Long waiting time, absence of holding-bay impeding barge operation in Nigeria
…As NPA issues new operational licenses
Long waiting time at port terminals and absence of holding- bay to drop empty containers have been identified as challenges confronting operators of barges used in lifting cargoes from Nigerian ports.
According to them, barges spend a minimum of four days at terminals, which translates into cost for owners or operators of barges.
Edeme Kelikume, Barge Operators Association of Nigeria (BOAN), told Daily Trend News recently in an interview that one of the biggest challenges confronting barge operation in Nigeria is absence of holdingbay for dropping of empty containers.
He also pointed out that barges spend at least four days at the port terminal while evacuating containers and such challenge results to additional cost for operators, who must have hired cargo handling equipment.
“The biggest challenge that maritime industry is facing today is empty containers and the shipping lines are taking advantage of the situation. Importers are being made to pay heavily as demurrage, yet there is no facility for dropping empty containers after offloading the imports,” he said.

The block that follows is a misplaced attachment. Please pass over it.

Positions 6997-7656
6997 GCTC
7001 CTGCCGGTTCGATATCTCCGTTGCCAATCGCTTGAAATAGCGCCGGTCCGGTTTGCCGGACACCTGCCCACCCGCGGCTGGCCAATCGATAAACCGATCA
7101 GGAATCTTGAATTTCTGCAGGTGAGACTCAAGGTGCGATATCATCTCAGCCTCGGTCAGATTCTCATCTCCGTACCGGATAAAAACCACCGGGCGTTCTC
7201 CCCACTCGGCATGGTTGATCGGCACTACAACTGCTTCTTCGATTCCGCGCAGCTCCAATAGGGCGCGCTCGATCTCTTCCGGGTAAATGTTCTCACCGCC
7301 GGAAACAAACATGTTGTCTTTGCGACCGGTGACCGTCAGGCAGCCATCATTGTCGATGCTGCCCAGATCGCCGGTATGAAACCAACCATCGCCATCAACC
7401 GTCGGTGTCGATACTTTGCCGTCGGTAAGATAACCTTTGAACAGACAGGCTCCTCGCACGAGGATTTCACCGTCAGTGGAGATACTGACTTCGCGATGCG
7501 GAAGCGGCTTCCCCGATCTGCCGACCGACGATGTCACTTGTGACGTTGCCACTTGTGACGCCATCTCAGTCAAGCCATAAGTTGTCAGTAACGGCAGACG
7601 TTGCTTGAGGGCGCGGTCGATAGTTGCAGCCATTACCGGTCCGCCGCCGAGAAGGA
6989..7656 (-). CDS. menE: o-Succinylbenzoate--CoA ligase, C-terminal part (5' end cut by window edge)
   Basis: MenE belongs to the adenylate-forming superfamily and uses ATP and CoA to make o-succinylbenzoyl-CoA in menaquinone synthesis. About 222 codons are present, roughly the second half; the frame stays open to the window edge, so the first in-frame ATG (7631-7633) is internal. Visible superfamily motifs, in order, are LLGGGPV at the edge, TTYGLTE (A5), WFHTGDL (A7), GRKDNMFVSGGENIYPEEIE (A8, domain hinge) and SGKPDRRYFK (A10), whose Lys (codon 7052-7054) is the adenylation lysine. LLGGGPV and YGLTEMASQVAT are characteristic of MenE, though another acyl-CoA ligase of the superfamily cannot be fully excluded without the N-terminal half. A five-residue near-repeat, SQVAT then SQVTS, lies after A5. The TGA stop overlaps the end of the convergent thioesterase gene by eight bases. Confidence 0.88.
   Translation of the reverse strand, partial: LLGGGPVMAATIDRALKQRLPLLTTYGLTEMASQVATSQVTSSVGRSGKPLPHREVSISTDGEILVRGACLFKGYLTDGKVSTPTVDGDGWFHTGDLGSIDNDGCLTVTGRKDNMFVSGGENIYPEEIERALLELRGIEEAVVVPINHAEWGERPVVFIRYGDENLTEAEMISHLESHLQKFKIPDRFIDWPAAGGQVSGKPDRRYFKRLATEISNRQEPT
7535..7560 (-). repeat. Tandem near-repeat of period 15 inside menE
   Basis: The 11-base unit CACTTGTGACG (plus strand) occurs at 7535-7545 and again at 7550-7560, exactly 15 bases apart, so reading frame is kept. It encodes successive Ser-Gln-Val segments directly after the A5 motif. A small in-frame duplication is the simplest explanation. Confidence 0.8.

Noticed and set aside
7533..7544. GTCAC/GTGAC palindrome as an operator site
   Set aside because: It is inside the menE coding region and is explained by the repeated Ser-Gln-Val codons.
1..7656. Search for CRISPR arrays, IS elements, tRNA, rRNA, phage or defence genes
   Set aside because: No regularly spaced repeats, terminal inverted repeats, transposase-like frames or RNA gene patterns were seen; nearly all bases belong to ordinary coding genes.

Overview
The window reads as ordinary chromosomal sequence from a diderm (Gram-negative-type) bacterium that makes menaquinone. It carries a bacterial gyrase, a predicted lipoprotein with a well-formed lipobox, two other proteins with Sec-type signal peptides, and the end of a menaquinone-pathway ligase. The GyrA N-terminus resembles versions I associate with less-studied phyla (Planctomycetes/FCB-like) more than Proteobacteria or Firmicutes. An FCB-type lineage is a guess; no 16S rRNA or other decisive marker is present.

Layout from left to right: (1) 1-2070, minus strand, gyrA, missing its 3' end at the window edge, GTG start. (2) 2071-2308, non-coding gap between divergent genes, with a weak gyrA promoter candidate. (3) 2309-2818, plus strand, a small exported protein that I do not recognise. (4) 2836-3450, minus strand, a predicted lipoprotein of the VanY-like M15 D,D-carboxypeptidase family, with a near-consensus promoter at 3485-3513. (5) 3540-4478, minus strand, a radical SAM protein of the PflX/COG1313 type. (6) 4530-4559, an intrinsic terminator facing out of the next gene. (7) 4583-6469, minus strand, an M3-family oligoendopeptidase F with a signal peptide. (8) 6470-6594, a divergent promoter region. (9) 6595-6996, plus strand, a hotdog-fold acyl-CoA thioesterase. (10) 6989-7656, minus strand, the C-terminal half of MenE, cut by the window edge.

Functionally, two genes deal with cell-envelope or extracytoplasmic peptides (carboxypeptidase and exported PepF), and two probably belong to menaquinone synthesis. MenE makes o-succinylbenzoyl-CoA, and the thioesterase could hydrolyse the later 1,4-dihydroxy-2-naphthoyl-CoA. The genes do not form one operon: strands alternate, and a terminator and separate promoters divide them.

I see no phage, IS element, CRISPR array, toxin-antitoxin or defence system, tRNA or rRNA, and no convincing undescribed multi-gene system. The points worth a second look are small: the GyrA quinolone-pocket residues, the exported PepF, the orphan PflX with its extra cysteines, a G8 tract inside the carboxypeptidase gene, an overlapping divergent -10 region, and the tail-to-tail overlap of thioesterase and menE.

Continuing, he said that ports are also not receiving empty containers when importers offload the cargoes yet the shipping lines charge demurrage on empty containers that were not returned as and when due.
Kelikume further noted that when barge operators spend up to four days at the terminal, they pay daily cost for the equipment that were either hired or owed.
He however disclosed that the Nigerian Ports Authority ( NPA) has issued new operating licenses to barge owners to evacuate cargoes from Nigerian ports and help in reducing the gridlock at port roads in Lagos.
This new licenses, according to him, is in addition to 36 operators registered under BOAN membership.
Tony Iju Nwabunike, national president of Association of Nigeria Licensed Customs Agents (ANLCA), said the activities of barge operators contribute towards the revenue generated by Nigeria Customs Service (NCS) into the Federation account.
He also said that barging is one of the most effective means of moving cargo especially in the wake of port congestion and persistent gridlock in and out of ports in Apapa.